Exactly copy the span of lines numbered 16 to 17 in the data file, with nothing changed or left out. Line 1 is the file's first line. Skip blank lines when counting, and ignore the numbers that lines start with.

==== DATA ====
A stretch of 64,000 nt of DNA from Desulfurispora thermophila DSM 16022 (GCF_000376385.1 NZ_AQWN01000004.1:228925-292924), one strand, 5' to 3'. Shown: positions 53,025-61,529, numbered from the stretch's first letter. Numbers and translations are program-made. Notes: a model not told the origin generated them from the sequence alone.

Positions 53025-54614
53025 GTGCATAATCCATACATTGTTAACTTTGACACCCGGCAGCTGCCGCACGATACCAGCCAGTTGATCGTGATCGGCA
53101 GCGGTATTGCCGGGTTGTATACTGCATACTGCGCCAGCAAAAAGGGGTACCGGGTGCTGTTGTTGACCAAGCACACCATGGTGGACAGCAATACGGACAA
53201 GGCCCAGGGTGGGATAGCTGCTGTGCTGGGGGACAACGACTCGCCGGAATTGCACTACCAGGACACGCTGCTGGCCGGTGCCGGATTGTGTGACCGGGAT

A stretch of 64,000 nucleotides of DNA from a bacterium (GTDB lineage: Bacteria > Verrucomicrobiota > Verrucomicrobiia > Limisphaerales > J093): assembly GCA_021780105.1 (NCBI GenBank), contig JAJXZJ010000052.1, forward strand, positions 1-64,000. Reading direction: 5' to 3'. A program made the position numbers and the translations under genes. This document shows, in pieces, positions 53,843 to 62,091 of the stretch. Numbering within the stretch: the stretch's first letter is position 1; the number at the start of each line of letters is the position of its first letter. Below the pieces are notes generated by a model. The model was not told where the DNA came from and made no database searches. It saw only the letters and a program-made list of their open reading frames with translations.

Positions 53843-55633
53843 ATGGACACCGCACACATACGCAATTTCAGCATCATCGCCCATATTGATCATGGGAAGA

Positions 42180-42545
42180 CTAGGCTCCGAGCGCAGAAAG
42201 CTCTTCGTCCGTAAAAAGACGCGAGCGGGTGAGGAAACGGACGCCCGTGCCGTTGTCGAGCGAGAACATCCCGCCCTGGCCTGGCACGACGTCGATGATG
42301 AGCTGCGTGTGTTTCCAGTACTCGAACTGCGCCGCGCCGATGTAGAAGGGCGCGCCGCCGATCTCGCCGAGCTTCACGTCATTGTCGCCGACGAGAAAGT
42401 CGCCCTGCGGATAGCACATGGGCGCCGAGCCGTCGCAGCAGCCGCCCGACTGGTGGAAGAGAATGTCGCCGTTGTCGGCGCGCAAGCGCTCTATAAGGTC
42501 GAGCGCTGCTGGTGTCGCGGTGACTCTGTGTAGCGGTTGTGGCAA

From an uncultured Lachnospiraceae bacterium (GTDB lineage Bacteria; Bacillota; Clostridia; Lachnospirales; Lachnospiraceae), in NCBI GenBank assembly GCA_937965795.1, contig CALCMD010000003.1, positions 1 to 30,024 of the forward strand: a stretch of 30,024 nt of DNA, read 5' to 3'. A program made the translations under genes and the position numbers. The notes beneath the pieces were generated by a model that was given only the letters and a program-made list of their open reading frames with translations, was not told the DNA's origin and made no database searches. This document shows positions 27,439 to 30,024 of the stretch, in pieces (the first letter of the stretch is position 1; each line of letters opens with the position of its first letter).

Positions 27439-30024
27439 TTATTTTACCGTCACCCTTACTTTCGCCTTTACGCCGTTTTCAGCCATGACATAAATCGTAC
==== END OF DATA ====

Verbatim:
Positions 27439-30024
27439 TTATTTTACCGTCACCCTTACTTTCGCCTTTACGCCGTTTTCAGCCATGACATAAATCGTAC